Autumn 2020 issue
Est. Reading: 3 minutes

How Effective Are the Arts Therapies?

ELFT is working to answer this important question.

One of the biggest ever research trials conducted into the effectiveness of arts therapies as a therapeutic tool is currently underway here at ELFT.

We all know that good mental health can be nurtured and sustained by our engagement with art and creativity but until now there have been very few studies conducted in anywhere globally to measure the effectiveness of the arts therapies for people experiencing mental illness.

Often, when studies have been carried out, they have been restricted to people with one diagnosis only, for example, depression or schizophrenia. This is contrary to how arts therapies are often provided in the NHS -  in a group setting involving a wide variety of people with a range of mental health conditions.

So in order to test the effectiveness of the arts therapies, practitioners within East London NHS Foundation Trust (ELFT) put together a proposal for a research trial. But this potentially ground-breaking study - the outcomes of which could have implications for the future direction of funding for arts therapies nationally across the NHS - ultimately succeeded because of a deeply embedded culture of coproduction and innovation within ELFT.

The ERA Trial compares the effectiveness of group counselling (one form of therapy widely known as ‘the talking therapies’) with a select range of arts therapy modalities –  dance movement therapy, art therapy and music therapy.

Participants are given the option of choosing which type of arts therapy modality they would prefer. They are then allocated by chance (at random) either to their choice of group arts therapy, or to a counselling group. Participants who are randomised to group counselling embark on a course of humanistic, person centred therapy over the same period of time.

The Trial is now into its second year and on track. Adult service users with a main diagnosis of schizophrenia, depression or anxiety from the Trust’s community mental health services are involved.

On the potential benefits of the trial, Dr Catherine Carr, the Chief Investigator said:

“We want a clear answer as to whether there is a difference when the arts are used in a therapeutic group compared to talking alone.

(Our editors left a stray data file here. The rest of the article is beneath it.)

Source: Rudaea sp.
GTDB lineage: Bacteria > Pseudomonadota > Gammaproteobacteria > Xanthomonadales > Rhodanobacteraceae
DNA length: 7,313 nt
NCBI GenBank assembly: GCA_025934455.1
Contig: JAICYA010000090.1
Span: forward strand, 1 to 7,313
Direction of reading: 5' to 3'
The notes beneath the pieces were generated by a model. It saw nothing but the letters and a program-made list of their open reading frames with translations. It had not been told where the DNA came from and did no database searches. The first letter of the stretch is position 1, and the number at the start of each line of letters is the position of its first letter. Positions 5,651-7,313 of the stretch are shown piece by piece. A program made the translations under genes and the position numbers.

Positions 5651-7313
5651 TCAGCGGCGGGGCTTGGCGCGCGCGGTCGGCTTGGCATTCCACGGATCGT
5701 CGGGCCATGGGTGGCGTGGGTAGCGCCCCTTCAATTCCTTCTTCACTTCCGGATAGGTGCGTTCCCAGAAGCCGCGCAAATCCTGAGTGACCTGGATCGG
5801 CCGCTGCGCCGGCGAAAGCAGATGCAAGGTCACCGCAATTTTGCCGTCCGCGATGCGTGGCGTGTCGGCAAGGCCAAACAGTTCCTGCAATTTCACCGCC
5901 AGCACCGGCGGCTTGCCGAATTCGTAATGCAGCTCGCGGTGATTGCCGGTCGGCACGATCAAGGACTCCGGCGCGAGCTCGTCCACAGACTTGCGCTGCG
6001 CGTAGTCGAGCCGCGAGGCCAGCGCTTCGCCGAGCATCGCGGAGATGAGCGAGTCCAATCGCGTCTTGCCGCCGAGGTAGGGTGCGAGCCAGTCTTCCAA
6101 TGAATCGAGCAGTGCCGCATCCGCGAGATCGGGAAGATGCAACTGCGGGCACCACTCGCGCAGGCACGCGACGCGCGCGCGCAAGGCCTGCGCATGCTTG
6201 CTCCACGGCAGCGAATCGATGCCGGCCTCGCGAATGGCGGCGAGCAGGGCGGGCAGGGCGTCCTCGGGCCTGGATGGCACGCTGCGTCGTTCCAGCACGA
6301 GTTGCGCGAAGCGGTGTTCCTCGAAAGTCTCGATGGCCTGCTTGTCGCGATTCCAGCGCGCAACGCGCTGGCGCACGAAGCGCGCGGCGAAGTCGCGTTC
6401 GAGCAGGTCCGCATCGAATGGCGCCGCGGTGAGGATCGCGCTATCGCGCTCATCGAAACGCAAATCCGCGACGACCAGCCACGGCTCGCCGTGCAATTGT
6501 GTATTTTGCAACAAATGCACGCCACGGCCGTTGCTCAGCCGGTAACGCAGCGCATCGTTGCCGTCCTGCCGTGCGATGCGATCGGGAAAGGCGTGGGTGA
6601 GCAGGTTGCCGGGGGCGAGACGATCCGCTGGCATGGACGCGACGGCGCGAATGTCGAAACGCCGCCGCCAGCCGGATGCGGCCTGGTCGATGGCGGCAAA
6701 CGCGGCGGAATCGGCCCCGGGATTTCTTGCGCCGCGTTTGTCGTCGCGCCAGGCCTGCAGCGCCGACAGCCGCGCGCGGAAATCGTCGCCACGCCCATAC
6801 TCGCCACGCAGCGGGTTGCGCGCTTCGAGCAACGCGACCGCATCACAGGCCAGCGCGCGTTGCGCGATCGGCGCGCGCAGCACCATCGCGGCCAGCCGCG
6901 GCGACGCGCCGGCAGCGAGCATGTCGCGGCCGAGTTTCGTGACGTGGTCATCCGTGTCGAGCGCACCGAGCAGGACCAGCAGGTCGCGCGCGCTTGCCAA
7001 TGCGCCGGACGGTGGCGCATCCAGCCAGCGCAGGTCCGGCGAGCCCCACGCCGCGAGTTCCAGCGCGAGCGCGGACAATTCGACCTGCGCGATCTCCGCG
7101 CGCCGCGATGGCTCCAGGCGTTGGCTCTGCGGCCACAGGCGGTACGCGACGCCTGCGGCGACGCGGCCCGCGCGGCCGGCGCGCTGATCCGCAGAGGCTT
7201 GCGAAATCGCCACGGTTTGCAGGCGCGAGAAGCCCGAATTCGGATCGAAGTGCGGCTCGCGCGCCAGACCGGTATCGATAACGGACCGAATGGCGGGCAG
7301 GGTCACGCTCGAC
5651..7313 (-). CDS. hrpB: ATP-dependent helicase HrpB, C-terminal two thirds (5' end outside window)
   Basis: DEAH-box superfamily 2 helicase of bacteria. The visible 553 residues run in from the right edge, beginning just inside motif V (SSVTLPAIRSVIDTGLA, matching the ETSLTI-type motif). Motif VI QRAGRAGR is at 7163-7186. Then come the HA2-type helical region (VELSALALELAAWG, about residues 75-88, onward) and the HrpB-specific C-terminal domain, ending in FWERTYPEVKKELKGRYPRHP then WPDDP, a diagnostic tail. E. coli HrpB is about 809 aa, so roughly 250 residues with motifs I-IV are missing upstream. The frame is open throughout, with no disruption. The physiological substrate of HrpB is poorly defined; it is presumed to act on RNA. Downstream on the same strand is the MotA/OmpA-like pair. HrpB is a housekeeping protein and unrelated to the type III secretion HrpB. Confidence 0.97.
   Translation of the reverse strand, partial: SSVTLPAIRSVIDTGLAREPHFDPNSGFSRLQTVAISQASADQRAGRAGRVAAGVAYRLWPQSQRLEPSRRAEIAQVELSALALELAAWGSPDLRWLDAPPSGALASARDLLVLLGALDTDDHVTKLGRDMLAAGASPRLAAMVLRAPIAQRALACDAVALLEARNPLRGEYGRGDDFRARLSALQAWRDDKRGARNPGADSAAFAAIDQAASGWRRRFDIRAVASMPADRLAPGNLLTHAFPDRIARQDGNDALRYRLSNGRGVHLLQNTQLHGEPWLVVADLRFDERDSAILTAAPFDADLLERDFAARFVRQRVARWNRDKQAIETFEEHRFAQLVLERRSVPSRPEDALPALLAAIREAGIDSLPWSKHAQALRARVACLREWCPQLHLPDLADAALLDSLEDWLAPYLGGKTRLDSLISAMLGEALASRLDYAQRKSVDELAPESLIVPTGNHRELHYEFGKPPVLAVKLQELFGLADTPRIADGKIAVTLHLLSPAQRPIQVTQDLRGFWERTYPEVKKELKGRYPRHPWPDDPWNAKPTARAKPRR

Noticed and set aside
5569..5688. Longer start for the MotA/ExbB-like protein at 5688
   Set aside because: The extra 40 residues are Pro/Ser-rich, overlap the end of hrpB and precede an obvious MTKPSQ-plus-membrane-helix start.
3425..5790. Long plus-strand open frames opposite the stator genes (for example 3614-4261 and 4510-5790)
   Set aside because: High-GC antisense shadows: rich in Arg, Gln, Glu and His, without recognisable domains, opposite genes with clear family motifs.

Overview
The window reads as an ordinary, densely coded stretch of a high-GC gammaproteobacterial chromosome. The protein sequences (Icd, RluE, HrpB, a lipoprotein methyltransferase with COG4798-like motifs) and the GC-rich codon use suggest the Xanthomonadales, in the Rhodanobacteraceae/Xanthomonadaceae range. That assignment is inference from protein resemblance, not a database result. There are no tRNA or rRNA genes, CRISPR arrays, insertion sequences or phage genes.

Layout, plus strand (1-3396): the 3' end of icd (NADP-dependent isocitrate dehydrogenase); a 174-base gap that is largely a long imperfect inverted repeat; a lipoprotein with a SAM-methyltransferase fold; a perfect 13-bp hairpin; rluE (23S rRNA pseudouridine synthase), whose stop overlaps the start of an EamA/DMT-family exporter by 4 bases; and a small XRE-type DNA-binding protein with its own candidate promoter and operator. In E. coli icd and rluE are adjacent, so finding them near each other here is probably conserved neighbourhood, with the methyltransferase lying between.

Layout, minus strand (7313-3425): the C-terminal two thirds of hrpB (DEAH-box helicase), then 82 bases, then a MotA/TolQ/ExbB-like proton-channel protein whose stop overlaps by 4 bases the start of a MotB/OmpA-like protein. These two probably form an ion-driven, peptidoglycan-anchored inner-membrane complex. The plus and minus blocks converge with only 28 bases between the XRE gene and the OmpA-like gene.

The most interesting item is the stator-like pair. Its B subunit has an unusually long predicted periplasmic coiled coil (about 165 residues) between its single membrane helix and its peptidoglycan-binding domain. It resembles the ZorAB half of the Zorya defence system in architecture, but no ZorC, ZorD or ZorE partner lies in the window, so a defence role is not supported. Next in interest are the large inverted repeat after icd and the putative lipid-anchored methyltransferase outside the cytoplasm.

We are aiming to work alongside as many as 420 people over the time period of the trial. This includes service users from NHS mental health Trusts who are partnering with us on this across the country.

Participants will be offered 40 sessions over a five-month time frame. By conducting interviews with people accessing both types of therapy, we will also be able to learn about their experiences of the different types of therapy.

Crucially, we want to know to what extent people feel an improvement in their wellbeing, how far their symptoms decrease and whether they experience a better quality of life.

The research findings we collate will be the basis for deepening our understanding of how group therapy works.  Ultimately, this is about finding out what works to improve people’s lives.”

Dr Catherine Carr

Lauren Hickling, R&I Clinical Studies Officers (CSO) for the Trust’s Unit for Social and Community Psychiatry in Newham explained:

“CSO's are based in services the majority of the time. We have expertise about what life is like for service users, carers and staff members on the wards or in the community. We know what it's like to work in a CMHT or acute ward, where it can be quite fast paced, so we can advise on what is actually feasible in terms of research trial targets.“

Lauren Hickling

Further information about the ERA trial can be found at or on Twitter @study_era.

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